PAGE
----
After a federal judge ended the government’s mandate for wearing masks on mass transit, the stories began rolling in. Pilots hopped on the intercom midflight, informing passengers that they could remove their masks at last. Passengers celebrated. V-M Day had arrived at last.
Last month, the Kaiser Family Foundation released polling evaluating how people felt about the federal mask mandate for trains and planes. The results were evenly divided: Half of the country thought the mandate should be extended after its initial mid-April deadline; about half didn’t.
The partisan divide is predictable, certainly, and we’ll come back to that. But notice those second two splits.
At the bottom is the divide between those who do and don’t have a serious health condition. Most of those who do think that the mandate should be preserved for the obvious reason that its intent is to limit the coronavirus’s spread and, therefore, to reduce the risk that those individuals will be infected. Those without such a condition mostly supported lifting the mandate. But the divide here is narrow, because partisanship was a stronger predictor of views.
You can see that in the vaccination responses. Those who have been fully vaccinated against the virus — and, therefore, are at the least risk of serious illness or death — are far more likely to have supported an extension of the mandate. That’s because vaccination status has long been intertwined with how people view the virus. If you think it’s a serious risk, you will get vaccinated and want to see more people wearing masks. If you don’t think it’s a serious risk, you won’t. And those views overlap with party, as they have for most of the pandemic.
We can see that in polling from YouGov. Since the summer of 2020, YouGov has been asking Americans how often they wear masks outside their homes. Through the winter of 2020-2021, about three-quarters of Republicans and nearly all Democrats said they were wearing masks. When case totals fell last spring — and many mask mandates ended — Republicans stopped reporting regular mask-wearing. They did not resume wearing masks even as the delta and omicron variants arrived in July and December 2021, respectively.
As a result, Democrats are far more likely than Americans overall to wear masks regularly and Republicans far less likely (as shown in the graph at bottom). Over the past year, that divide has widened.
Of course, the nature of the pandemic has changed. The omicron variant proved to be much better at evading vaccines and masks even as studies indicated that it yielded less severe health outcomes. That contributed to a sense both that infection was inevitable and that infection wasn’t a big deal, leading even Democratic leaders to begin moving away from mandates.
It’s worth noting, though, that both the contagiousness of omicron and its health effects are often misunderstood.
To the first point, experts still believe that high-quality masks, such as N95s, are effective at reducing the risk of infection from even the more contagious variant of the virus. Effectively communicating expert understanding of the virus — and, critically, how that understanding changes — has proved to be a central point of failure during the pandemic, particularly in the face of (often partisan) efforts to undercut that communication. But masking has never been a works-or-doesn’t proposition. Instead, the choice is between a reduce-risk-or-don’t, and masks do reduce risk.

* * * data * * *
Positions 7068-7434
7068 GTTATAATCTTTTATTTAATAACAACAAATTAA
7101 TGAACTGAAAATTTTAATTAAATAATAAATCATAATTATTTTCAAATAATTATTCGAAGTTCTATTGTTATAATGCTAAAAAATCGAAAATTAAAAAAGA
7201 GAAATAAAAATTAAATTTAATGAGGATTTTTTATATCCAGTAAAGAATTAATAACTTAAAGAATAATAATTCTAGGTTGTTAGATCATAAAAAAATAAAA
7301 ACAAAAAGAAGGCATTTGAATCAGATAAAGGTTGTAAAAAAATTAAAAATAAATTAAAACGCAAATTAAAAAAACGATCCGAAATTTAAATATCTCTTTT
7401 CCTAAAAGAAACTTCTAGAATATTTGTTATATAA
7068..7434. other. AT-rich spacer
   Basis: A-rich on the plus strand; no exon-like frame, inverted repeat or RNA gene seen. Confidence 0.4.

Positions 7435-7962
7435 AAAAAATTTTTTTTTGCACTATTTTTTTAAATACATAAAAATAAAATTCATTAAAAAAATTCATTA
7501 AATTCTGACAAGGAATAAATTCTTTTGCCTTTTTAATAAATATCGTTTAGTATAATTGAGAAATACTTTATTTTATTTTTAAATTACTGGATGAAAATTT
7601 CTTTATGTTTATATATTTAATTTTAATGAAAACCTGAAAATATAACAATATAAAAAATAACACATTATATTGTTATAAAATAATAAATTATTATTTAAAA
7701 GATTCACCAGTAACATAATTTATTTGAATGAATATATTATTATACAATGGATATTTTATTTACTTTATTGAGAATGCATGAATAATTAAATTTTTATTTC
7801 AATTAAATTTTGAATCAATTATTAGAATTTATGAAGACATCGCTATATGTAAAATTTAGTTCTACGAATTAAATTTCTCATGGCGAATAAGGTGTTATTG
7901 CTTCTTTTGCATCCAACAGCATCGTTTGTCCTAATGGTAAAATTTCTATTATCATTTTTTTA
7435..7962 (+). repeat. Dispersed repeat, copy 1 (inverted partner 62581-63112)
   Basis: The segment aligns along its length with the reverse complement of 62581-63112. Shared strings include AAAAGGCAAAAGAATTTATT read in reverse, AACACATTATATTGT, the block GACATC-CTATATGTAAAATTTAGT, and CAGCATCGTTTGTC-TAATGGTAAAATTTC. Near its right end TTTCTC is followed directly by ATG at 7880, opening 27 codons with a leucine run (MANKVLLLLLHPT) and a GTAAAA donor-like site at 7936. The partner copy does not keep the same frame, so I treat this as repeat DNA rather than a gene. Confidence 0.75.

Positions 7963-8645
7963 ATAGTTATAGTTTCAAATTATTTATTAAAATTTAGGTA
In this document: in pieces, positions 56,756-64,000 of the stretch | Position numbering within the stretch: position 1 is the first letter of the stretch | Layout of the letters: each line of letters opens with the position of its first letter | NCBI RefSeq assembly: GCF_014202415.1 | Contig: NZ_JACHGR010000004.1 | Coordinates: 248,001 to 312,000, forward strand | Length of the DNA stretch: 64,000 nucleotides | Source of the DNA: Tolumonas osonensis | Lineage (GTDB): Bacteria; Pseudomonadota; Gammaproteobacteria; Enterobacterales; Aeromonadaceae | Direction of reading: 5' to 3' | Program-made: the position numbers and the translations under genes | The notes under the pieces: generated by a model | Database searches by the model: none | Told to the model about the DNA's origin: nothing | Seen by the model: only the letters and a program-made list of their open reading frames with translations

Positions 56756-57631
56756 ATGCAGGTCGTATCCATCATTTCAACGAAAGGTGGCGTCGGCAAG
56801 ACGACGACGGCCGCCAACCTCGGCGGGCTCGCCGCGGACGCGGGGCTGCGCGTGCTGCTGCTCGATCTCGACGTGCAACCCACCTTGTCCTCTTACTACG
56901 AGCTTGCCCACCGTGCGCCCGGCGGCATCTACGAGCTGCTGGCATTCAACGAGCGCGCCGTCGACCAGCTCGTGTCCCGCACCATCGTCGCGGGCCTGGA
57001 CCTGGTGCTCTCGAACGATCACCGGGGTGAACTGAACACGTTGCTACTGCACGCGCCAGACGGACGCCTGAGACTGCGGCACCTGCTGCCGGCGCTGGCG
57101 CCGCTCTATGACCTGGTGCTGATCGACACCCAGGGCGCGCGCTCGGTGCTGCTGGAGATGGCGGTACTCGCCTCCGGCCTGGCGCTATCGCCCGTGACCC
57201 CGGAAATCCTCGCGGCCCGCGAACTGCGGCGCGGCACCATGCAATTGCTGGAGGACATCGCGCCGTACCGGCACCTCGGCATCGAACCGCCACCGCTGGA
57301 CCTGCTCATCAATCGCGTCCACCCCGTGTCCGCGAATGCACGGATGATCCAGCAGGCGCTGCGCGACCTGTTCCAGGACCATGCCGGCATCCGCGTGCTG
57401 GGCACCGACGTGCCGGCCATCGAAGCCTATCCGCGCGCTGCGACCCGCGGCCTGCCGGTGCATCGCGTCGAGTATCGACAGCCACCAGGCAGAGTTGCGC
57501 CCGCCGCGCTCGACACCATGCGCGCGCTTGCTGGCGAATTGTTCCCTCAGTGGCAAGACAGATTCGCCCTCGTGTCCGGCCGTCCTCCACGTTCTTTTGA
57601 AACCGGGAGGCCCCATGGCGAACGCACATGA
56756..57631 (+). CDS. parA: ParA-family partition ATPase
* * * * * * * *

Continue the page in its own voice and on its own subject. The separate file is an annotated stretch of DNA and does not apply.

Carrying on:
This doesn’t mean that mandates are necessarily right, of course. There is also evidence that individuals can layer protections for themselves in a way that protects them effectively: vaccinations, boosters, high-quality masks. This is almost certainly why Republican-voting parts of the country recorded far more deaths per capita in both the delta and omicron waves: It wasn’t that mandates were lifted, but, once no mandates were in place, Republicans were more likely not to wear masks just as they were less likely to get vaccinated.
It’s also worth noting that “lower risk of negative health outcomes” doesn’t mean “no risk.” If we compare new hospitalizations with new cases two weeks prior over the course of the past 20 months, we see that the delta surge (last summer) led to a big spike in hospitalizations that wasn’t matched by omicron (in January). But of those who did end up in the hospital, the rate at which they succumbed to the virus was not much different during the more recent surge.
That, of course, is in part because those who ended up in the hospital were unlikely to have been vaccinated.
This is a rough estimate of effects, certainly. Again, the available evidence suggests that omicron is less likely to lead to averse health outcomes. But lower risk isn’t no risk. The country is still seeing 500 deaths a day from the virus and thousands of hospitalizations a week. It has been worse than a bad flu season, without the seasonality. And there are ancillary questions about extended negative effects of the virus that don’t result in hospitalization or deaths.
Mask mandates were and are contentious. Many Americans loathe masks, hating the discomfort and inconvenience of wearing them. Others see the idea of such mandates more nefariously, as some effort to control the public for no good reason. The reality is less exotic: Government officials sought to reduce the spread of the virus and prevent illness and death using what tools they had at their disposal. The extent to which it worked will be a subject of study for years to come.
What is clear is that when the federal mandate was canceled Monday, not everyone was cheering.